Wednesday, July 8, 2009

MPDRAAI ! (Malkiel)

“MPDRAAI” stands for “Market Prices Do Reflect All Available Information”. Burton Malkiel, the famous author of A Random Walk Down Wall Street (1973) is an unreconstructed efficient market hypothesis aficionado.

In an interview published on July 7 in BARRON’S, here , he explains that market efficiency means that there is no easy arbitrage opportunity (what others define as “the no easy money condition”) in the real economy. If you find one, pick it up fast because those opportunities aren’t going to be there for long. There are just too many smart people out there looking for arbitrage opportunities.

Many people believe, especially today, that stock markets fail to reflect all the available information and are ruled by fads and mistakes, neglecting the fact that the available information is changing all the time and reveals itself in precisely those large movements in prices that many observers believe "irrational". It’s easy to make such a claim. But if true you should be able to profit from such a situation. Can you?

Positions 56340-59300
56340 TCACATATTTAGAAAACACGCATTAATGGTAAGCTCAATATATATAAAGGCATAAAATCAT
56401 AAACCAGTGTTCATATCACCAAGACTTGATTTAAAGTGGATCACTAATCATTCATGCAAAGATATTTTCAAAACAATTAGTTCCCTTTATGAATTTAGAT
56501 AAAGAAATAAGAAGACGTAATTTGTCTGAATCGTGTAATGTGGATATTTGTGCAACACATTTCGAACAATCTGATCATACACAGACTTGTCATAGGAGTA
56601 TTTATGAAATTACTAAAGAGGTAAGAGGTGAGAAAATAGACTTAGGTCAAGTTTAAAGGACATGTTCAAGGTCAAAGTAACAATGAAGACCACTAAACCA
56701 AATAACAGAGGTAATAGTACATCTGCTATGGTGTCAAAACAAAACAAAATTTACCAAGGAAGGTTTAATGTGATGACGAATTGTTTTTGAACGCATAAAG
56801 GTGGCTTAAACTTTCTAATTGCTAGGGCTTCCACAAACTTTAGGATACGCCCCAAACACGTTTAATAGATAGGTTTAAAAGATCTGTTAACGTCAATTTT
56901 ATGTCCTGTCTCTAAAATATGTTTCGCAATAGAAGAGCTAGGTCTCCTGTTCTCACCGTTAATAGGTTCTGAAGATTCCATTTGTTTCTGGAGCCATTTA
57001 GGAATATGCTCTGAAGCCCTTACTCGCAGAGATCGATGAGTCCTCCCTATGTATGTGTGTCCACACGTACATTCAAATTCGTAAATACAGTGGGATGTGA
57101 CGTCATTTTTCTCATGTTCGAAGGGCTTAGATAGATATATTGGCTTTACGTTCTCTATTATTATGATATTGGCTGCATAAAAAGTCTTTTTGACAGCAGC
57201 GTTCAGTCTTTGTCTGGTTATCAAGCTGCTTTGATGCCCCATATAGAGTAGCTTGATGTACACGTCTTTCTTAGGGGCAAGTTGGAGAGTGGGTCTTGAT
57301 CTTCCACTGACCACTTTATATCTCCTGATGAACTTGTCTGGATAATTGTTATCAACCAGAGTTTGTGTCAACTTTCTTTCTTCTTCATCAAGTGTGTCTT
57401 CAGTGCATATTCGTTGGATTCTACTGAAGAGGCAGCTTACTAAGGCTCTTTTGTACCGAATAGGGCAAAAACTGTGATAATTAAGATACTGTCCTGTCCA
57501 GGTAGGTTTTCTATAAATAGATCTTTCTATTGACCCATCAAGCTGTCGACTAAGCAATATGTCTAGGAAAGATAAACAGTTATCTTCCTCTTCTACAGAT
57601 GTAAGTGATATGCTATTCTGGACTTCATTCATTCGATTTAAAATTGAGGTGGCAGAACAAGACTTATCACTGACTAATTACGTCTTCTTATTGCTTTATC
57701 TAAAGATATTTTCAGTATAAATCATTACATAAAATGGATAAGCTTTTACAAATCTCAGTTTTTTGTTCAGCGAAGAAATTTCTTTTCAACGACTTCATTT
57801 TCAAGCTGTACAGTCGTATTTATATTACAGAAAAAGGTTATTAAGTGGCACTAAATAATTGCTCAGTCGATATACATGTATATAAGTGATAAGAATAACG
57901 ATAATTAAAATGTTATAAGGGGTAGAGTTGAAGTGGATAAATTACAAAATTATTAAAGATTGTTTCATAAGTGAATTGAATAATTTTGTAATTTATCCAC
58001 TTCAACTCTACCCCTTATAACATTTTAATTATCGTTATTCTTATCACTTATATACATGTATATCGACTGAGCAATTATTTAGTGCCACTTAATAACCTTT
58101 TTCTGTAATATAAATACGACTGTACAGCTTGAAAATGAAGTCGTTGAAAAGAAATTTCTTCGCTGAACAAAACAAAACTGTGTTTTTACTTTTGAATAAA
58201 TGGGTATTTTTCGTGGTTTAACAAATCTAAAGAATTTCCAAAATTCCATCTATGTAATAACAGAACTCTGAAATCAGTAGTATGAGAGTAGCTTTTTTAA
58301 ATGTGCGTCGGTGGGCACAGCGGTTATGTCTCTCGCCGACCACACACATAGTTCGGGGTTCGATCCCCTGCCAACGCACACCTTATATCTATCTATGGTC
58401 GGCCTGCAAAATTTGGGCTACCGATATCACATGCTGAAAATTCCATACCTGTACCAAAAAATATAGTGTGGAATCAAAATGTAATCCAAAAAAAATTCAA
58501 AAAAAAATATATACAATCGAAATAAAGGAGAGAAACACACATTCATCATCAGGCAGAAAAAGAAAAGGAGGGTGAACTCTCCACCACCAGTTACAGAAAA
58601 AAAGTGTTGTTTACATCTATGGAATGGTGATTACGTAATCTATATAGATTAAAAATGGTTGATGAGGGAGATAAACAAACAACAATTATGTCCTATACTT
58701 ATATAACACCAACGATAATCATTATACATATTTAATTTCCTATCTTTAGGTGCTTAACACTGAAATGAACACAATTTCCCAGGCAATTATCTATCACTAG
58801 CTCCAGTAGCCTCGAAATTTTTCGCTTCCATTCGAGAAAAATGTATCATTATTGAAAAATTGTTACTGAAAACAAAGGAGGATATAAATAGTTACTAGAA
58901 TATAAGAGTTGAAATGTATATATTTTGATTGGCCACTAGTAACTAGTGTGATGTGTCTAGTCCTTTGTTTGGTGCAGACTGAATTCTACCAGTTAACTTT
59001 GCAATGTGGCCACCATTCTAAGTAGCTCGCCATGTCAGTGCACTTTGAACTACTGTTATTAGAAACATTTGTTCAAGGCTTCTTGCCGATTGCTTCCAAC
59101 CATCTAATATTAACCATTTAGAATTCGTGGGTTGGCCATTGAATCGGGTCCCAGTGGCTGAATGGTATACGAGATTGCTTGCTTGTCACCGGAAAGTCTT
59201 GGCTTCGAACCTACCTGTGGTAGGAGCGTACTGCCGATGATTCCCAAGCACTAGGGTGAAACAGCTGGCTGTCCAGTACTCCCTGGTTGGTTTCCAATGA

Says Malkiel:
“If you think that the market doesn’t reflect important information, that means that you ought to know the information, you ought to be able to trade on that information, and you ought to be able to beat a simple index.”

Otherwise, I would add, you just believe that some important information has been neglected, but you don’t know that it has been, really. So your claim is not proven, unverifiable, most probably unfounded.

And Malkiel goes on:
“What I come down again and again is OK, if you think that, why do you persistently underperform the index? Look, stock prices are not always right, and there are a lot of people who say, “Well, I knew it.” Well, if you knew that in advance, you ought to be able to beat the index. The only market that I fond is inefficient is the local A-share market in China. In a market dominated by individual gamblers, it turns out that professionals can and do outperform. But I believe the stocks of Chinese companies traded in Hong Kong and New York are efficiently priced.”

Thanks to Greg Mankiw for signaling the interview on his blog today.

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